What is it about Tennessee and job search buses, and why don’t more places follow its lead?
When writing about Memphis Public Library’s JobLINC: Mobile Bus for Job Seekers and Employers recently, we also discovered that the entire state is covered by mobile One-Stop-type units that reach remote rural corners of Tennessee, as well as jails, prisons and homeless shelters.
The program is known as Career Coach – as in bus but also as in career counselor. And the Tennessee Department of Labor and Workforce Development operates three buses that cover the entire state.
The story of the Career Coach goes way back to the 1970s with a mobile unit that only lasted for a short time. But the information about it remained in the department’s files so no one would forget. And they didn’t. In 2011, the department applied for – and was granted – funding under the American Recovery and Reinvestment Act to buy three buses and outfit them to reach as many job seekers as possible.
The buses are like RVs, and each one has 10 laptops, a network printer, fax machine and copier, a 42” flat-screen TV with SmartBoard overlay, and a DVD/CD player, as well as high-speed satellite Internet. The Career Coaches also have career specialists who can help people with resumes and other things they need to do to get ready for job interviews.
Each bus is stationed in a different part of the state – one in Knoxville, another in Nashville and the third in Huntington in West Tennessee.
“We have made it an extension of our brick-and-mortar American Job Center,” said Nicholas Bishop, director grants and special projects of the Tennessee Dept. of Labor & Workforce Development, which oversees the Career Coach program. “We take the buses to prisons and jails. Even though they may be in a metro area that has access to a career center, the inmates may have restraints going to those centers,” he said.
Last month the three units combined provided service to 1,031 people at 73 events in 40 different Tennessee counties. Thanks to the use of backpacks with computers, mobile printers and Wi-Fi, the department can have two events going on at the same time.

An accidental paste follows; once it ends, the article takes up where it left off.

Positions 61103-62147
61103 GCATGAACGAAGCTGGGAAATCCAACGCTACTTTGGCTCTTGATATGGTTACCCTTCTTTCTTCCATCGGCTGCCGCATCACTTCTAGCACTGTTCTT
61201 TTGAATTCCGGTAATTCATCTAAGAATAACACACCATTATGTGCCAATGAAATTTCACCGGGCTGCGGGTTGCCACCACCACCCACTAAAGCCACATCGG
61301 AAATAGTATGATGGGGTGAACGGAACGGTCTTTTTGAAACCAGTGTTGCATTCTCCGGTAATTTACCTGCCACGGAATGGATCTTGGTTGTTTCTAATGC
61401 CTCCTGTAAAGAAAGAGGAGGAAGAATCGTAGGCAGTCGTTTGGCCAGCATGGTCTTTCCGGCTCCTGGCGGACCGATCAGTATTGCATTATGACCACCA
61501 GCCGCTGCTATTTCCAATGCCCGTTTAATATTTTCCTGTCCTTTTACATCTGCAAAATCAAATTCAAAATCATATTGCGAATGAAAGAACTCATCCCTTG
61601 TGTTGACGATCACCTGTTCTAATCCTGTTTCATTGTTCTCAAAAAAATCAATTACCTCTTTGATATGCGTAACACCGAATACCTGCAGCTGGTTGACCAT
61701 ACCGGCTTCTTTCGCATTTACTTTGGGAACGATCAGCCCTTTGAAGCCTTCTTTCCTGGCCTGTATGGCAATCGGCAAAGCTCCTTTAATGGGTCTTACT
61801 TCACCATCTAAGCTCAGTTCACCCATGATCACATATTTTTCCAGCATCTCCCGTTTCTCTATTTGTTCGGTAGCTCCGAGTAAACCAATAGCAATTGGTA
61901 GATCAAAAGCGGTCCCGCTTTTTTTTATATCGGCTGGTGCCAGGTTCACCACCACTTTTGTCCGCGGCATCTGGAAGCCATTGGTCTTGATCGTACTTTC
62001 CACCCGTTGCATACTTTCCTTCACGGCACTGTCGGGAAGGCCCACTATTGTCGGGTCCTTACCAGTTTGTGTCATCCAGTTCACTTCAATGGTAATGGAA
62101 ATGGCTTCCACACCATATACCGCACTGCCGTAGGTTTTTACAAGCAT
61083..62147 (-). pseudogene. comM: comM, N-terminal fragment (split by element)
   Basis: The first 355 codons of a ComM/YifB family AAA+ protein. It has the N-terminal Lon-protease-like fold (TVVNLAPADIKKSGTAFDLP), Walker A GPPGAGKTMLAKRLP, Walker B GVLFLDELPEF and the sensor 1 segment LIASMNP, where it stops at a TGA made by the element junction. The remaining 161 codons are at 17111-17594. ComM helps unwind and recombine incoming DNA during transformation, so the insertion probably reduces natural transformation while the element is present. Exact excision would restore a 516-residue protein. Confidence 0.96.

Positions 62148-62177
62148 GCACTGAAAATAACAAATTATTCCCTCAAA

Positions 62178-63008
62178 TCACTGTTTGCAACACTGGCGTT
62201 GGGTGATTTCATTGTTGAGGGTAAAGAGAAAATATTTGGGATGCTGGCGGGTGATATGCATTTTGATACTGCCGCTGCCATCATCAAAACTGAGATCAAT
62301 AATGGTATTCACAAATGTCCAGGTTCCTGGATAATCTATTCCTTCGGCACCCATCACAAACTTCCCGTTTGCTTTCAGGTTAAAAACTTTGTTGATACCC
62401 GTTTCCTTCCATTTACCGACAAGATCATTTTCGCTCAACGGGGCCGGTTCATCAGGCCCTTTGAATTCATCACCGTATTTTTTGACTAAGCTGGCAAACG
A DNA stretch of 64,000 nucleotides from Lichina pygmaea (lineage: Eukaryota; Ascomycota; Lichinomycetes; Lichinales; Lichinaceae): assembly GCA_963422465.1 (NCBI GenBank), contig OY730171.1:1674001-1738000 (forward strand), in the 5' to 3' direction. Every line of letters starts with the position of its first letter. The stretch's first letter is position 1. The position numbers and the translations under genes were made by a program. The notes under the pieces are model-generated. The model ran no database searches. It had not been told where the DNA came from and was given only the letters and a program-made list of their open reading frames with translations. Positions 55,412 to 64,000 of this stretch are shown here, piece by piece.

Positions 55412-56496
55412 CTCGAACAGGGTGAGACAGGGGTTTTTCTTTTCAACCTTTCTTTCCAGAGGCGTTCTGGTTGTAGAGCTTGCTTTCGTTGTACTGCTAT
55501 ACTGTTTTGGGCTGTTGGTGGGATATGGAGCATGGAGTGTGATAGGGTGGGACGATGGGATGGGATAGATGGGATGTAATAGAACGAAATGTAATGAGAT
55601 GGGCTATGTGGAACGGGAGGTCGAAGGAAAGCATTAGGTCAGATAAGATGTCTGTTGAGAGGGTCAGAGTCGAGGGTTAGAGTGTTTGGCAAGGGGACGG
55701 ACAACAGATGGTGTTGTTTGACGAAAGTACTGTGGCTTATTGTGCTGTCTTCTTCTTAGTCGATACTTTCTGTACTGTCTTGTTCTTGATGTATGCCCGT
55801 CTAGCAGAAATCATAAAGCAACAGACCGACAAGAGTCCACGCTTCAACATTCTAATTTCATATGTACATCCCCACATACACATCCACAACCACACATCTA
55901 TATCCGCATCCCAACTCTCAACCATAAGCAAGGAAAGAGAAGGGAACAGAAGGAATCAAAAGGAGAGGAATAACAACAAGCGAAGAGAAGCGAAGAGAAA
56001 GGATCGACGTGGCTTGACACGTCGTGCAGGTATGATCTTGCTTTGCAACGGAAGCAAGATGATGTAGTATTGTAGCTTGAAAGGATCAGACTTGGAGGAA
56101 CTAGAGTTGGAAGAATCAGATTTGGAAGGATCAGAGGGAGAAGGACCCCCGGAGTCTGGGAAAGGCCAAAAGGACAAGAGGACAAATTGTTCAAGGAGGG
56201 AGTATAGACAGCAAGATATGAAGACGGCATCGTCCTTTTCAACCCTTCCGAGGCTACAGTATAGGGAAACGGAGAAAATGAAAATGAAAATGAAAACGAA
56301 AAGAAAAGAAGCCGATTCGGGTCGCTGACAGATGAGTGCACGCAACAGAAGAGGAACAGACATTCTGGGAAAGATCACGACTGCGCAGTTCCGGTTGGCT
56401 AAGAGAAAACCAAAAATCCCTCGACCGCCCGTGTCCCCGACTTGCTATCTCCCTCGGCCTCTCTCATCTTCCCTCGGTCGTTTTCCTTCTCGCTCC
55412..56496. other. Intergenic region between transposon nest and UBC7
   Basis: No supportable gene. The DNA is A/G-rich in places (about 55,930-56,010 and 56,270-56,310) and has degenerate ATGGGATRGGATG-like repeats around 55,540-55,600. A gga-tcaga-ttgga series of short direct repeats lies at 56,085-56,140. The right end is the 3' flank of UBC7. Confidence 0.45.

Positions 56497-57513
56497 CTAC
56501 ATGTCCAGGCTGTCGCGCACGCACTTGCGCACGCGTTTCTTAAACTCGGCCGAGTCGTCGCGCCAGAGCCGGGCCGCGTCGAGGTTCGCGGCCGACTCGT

“We’re kind of like the job squad,” said Bishop.
Chambers of commerce, churches, county jails and organizations can request a visit by a Career Coach online. Events are publicized by the organizations, as well as through Facebook, Twitter and email blasts to everyone in the area who is registered in the database. They’ve had anywhere from 10 to 200 people at an event.
The Career Coaches also go to jails and prisons five to 10 times per month and work with probation and parole offices. And last July, the department got all three units certified as testing sites for the HiSET (High School Equivalency Test).
“The problem we have in Tennessee is a lot of people who lack the high school credential don’t have convenient access to a testing site,” said Bishop. Inmates might take classes in jail but would have to be bussed two hours to take the test. “The mobile units are testing sites, and our team can go into a county jail facility and convert it into a testing site for the day.”
In April, the department administered the high school exam to 80 people, and 55 of those were incarcerated. “We hope that we can help rehabilitate inmates while they’re incarcerated and keep them from going back to jail,” Bishop said.
On some occasions the Career Coach career specialists offer workshops on resume writing, interviewing and basic computer skills. “We do them if an organization requests it but also provide one-on-one services for people who need help with resumes and other things,” he said.
In addition, company recruiters occasionally come on board. “They’ll interview people and do the drug screening right on the bus, and several people have been offered a job right on the spot,” Bishop said.
Not too long ago, the Career Coach went to Dickson near Nashville to begin recruiting employees for Dal-Tile’s newest manufacturing plant. The company not only concentrated on interviewing prospective employees but provided an info session for the community to get ready for the plant’s opening early next year. And it proved that the Career Coach can be used in many ways.
Other states are you listening?
$10-$20 can make a difference and provide funding to send job search books to prison and jail libraries and expand our tattoo removal outreach.